Another joint investigation conducted by ICCE and the eCrime team also led to the shutdown of an elaborate helpline scam in the UK.  Using fake websites and social media accounts that appeared in legitimate Google search results, scammers were stealing bank details from consumers trying to seek customer service support online.

“We have always been keen to support ICCE’s work, especially when it comes to disrupting the advertising and selling of fake imaging consumables online”, said Mike Andrews, the national co-ordinator for the National Trading Standards eCrime Team. “Several of the team have commented on how rewarding the work for ICCE has been, because it helped to protect vulnerable consumers from being exploited by scammers. It’s an innovative partnership involving creative exchanges between both the public and private sector for the protection of online consumers, and we certainly look forward to continuing our work with ICCE.”

Another recent article highlights the latest success stories in defeating online counterfeit criminals. It also stresses the importance of protecting the consumer from the many risks that counterfeit products pose to them.

In an interview, Detective Chief Inspector Teresa Russell, former Head of the Police Intellectual Property Crime Unit (PIPCU) said: “Most consumers are unaware that when they buy fake goods online, they hand over all of their personal details to the criminals, and they often end up as the victims of identity theft. When it comes to illicit streaming devices, consumers don’t think about the consequences of malware being inserted into their systems. We need to mitigate the threat posed by criminals operating in this arena and to change public attitude, in order to protect consumers, brand integrity, jobs and the UK economy. The police cannot do this by themselves, and that is why it is crucial we work in partnership with industry.”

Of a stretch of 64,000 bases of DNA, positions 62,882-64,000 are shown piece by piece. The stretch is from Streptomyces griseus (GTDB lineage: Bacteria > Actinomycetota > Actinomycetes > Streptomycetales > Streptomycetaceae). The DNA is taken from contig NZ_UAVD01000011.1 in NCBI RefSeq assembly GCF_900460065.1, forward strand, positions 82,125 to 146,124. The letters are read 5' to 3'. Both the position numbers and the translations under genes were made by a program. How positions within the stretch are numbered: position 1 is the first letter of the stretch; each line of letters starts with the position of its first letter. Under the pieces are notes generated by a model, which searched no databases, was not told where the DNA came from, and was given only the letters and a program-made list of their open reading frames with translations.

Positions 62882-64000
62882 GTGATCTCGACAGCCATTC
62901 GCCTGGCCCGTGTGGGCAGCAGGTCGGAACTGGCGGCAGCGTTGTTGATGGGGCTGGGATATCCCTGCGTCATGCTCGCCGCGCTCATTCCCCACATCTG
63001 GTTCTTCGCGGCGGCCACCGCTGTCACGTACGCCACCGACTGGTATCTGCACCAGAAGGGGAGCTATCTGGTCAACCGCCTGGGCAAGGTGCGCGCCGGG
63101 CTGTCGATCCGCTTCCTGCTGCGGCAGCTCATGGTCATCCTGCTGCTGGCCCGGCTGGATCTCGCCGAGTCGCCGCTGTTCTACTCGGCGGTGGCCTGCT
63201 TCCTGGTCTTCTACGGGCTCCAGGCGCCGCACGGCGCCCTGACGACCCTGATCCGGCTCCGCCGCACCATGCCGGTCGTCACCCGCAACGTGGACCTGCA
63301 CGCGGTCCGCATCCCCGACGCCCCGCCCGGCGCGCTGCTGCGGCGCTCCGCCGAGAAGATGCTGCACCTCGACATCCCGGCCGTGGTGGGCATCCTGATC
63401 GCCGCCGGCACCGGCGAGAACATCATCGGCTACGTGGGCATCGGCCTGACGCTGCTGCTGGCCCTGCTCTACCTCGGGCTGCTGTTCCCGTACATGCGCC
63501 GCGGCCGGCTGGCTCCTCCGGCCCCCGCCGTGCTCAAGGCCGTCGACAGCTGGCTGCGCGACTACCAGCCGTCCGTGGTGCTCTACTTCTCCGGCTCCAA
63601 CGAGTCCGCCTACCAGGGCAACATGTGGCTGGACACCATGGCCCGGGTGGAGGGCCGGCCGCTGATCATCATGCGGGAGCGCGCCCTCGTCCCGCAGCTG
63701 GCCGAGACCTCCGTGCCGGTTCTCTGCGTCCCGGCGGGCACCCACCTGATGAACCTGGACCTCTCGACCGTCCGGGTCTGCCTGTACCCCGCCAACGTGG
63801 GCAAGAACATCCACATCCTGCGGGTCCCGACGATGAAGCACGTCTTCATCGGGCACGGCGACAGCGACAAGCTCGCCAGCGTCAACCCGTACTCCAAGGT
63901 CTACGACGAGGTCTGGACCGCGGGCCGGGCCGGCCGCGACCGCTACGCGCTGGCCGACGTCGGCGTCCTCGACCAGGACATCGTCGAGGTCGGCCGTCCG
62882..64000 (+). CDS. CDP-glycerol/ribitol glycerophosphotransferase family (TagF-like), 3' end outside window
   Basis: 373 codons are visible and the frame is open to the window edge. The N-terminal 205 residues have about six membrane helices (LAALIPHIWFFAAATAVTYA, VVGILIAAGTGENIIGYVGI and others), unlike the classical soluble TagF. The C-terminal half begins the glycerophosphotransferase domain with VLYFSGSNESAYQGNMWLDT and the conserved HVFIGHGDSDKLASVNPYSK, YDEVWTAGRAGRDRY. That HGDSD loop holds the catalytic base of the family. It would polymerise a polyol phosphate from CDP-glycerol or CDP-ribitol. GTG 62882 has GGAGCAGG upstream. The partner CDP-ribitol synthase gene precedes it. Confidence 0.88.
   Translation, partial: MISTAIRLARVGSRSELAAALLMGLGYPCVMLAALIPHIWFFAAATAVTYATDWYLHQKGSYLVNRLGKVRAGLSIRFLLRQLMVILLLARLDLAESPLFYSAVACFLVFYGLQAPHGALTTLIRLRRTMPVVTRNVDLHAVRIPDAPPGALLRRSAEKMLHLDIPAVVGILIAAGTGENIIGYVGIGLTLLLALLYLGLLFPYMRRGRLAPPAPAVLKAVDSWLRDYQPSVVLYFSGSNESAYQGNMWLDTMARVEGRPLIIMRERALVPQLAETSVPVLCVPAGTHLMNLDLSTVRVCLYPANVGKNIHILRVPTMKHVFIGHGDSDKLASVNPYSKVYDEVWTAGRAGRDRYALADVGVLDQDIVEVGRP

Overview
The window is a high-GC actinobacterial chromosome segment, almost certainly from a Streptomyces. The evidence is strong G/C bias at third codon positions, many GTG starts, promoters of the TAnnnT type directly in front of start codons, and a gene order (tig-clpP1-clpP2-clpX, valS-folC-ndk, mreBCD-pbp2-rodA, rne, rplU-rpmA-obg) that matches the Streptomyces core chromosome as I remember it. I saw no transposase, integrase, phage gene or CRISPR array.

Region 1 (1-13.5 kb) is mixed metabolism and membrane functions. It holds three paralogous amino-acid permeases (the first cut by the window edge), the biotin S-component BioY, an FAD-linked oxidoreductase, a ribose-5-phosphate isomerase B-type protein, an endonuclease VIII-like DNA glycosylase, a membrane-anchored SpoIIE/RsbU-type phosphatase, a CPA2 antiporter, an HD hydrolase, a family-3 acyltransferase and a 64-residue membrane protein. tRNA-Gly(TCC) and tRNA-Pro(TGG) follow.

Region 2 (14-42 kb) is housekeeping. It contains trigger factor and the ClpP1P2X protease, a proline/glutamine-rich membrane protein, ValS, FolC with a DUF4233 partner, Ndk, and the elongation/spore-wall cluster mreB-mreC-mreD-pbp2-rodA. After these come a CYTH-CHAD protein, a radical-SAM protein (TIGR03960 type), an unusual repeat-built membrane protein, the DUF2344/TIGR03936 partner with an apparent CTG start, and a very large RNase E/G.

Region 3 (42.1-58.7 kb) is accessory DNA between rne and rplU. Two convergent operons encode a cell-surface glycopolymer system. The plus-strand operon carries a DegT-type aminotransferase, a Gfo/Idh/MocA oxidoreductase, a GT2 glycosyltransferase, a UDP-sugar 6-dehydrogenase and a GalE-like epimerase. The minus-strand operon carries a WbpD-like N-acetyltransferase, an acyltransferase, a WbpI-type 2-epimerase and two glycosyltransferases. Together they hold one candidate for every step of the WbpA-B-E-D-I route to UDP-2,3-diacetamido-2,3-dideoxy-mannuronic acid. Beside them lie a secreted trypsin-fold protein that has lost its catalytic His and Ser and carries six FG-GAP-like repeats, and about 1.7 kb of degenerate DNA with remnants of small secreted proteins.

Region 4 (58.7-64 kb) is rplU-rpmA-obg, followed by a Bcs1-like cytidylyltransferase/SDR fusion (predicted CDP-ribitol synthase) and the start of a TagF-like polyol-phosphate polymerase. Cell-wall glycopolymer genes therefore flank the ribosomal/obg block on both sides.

The ISC in the United States

This year marks 25 years since the founding of ICCE’s North American counterpart, the Imaging Supplies Coalition.

Former Lexmark executive Allen Westerfield is President of the ISC. He explained: “The primary issue we’re dealing with right now is the incredible amount of infringing goods being bought online. Distribution has moved from large to small quantities, and counterfeit goods are now being delivered directly to the person who orders them.  We’re working closely with internet portals to determine how better to eliminate infringing products from their websites.”

Allen maintains a close relationship with the US Customs and Border Protection (USCBP) agency, the organisation responsible for combatting the importation of counterfeit and patent infringing goods through ports of entry in the United States. In addition to exchanging information with the agency, Westerfield facilitates and coordinates training sessions for USCBP officials and ISC members at ports and consignment hubs across the country. These training sessions have been effective and directly translated into increased awareness and seizures of infringing cartridges 

Working towards a common goal

While online shopping is a convenient benefit of modern life, it is not without risk.  Organised criminals have embraced the internet, using it as an important channel to fund their illegal activities which include child exploitation, human trafficking and drugs. The reality today is that anyone with a computer connected to the internet can access counterfeit and infringing goods — this is truly a global problem.  

While ICCE and the ISC may operate independently within their respective geographical areas, they certainly share a common mission. It’s critical that the two leading anti-counterfeit organisations in the printing consumables sector continue to work together to protect both manufacturers and consumers from fake products sold online and in traditional market places.

For more details visit www.icce.net or you can follow ICCE on Twitter @ICCEfightsfakes.